- Look at a plan’s provider network – Most health insurance plans offer a network of providers through which services are provided at a lower, discounted rate. Services by non-network providers are rendered at a higher rate and sometimes may not be covered at all.
- Mix & match – If you have pre-existing health conditions that preclude you from qualifying for private insurance, you can mix and match your family’s coverage. For example, you can stay on COBRA for up to 18 months, but put your dependant’s on a private insurance plan in order to save money on monthly premiums.
Other alternatives – Here’s what you need to know:
- Check your spouse’s plan – First, evaluate if you can be added to your spouse’s employer provided health insurance plan. Learn how much, if any, the employee share of the premium would increase if you join the plan.
- Take advantage of free programs – There is a very good chance that community clinics and non-profits in your area provide free or low-cost medical care. You may have to plan well in advance to get an appointment, but if you have the flexibility and patience, you can get very competent preventive care. A great place to start when looking for free and low-cost options is the Foundation for Health Coverage Education, which is online at www.Coverageforall.org. If you need help getting prescription drugs, you can contact The Partnership for Prescription Assistance, their web site is www.ppsrx.org
- Understand CHIP –CHIP (formerly known as SCHIP) is the Children’s Health Insurance Program, which provides free health insurance for children in families who earn too much to qualify for Medicaid. In most cases, families that don’t have health insurance are likely to be eligible for CHIP, even if the parents are working. States have different eligibility rules, but in most states, uninsured children under the age of 19, whose families earn up to $44,100 a year (for a family of four) are eligible. For little or no cost, CHIP pays for doctor visits; immunizations; hospitalizations and emergency room visits. Be aware that CHIP reimburses physicians at a lower rate than insurance companies do. So, your personal physicians may not accept insurance payments from CHIP. For more information or to sign up, go online to www.insurekidsnow.gov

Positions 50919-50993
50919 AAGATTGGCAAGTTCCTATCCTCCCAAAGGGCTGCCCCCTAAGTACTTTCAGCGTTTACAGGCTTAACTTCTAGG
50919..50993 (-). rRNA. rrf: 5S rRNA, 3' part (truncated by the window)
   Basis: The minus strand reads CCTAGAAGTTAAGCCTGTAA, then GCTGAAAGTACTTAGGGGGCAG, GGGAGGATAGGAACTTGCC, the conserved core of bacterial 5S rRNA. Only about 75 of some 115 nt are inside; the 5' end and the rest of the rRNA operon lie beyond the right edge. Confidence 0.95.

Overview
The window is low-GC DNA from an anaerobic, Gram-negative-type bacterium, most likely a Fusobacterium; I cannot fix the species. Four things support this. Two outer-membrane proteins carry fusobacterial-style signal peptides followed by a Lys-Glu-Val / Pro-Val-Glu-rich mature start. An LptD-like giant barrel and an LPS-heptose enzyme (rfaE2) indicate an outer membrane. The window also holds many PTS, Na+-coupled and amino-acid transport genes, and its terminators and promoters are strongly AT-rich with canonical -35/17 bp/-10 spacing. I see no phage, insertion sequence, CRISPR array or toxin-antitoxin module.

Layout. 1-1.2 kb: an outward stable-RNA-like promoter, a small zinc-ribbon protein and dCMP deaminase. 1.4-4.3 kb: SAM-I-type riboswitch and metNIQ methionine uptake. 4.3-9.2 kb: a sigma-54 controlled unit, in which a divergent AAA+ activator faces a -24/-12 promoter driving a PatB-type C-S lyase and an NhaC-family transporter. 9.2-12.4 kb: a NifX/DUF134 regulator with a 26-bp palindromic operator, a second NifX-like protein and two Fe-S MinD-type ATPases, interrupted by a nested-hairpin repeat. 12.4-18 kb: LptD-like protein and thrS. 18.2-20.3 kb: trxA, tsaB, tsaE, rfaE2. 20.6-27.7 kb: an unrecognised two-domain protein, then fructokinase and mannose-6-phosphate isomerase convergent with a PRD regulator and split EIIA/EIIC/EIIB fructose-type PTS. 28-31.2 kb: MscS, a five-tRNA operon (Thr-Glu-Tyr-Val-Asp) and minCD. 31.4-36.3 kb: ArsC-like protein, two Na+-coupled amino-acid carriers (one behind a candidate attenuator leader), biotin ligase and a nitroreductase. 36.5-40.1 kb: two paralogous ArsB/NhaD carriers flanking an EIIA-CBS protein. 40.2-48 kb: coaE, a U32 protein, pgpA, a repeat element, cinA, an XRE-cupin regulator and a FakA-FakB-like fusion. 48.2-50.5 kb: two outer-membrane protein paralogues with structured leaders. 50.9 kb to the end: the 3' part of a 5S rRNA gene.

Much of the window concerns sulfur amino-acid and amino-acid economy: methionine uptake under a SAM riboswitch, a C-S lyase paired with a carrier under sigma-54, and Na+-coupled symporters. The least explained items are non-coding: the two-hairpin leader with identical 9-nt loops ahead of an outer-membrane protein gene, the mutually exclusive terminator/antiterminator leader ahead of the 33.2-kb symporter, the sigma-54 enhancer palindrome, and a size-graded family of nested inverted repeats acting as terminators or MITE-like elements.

- Get help from a professional – Chances are you know little or nothing about health insurance, which is why you should work with a professional. Licensed agents know how the world of health insurance works and can typically direct you to discount programs, plans that are more likely to insure certain health problems or other resources that can really save you money.
About the Author
Wendy Nice Barnes is Vice President of Human Resources, eHealth Insurance Services, Inc.
Barnes has been with eHealth, most recently as Vice President of Human Resources, since May 2005. In that she has helped the organization double its global headcount. While at eHealth, Barnes was a key member of the team which led the organization through its initial public offering in October 2006. Prior to joining eHealth, Barnes worked for E*TRADE Financial in Human Resources, for over 4 years, where among her various projects she worked on two acquisitions. In both transactions her primary responsibility was managing employee assimilation upon close of acquisition. Barnes began her career at Applied Materials where she led many projects, including college-level recruiting. Barnes holds a B.S. degree in Business Management from Santa Clara University in Santa Clara, California.
I got laid off from my ten year job today. I am so disappointed and feel let down. I have health problems. I have a knee surgery pending for next week which I will have to cancel as my health insurance will run out in two days. I have a minor child to support. The day I got laid off my physician also told me to go out on disability as I have Multiple Sclerosis as well. Do you have any advise for someone in my situation? I am at a loss. I had long term disability insurance, however they were terminated immediately. I don wonder if there is recourse for me to still be entitled to the LTD as I was recommended that same day to do so. Any ideas for me? Thank you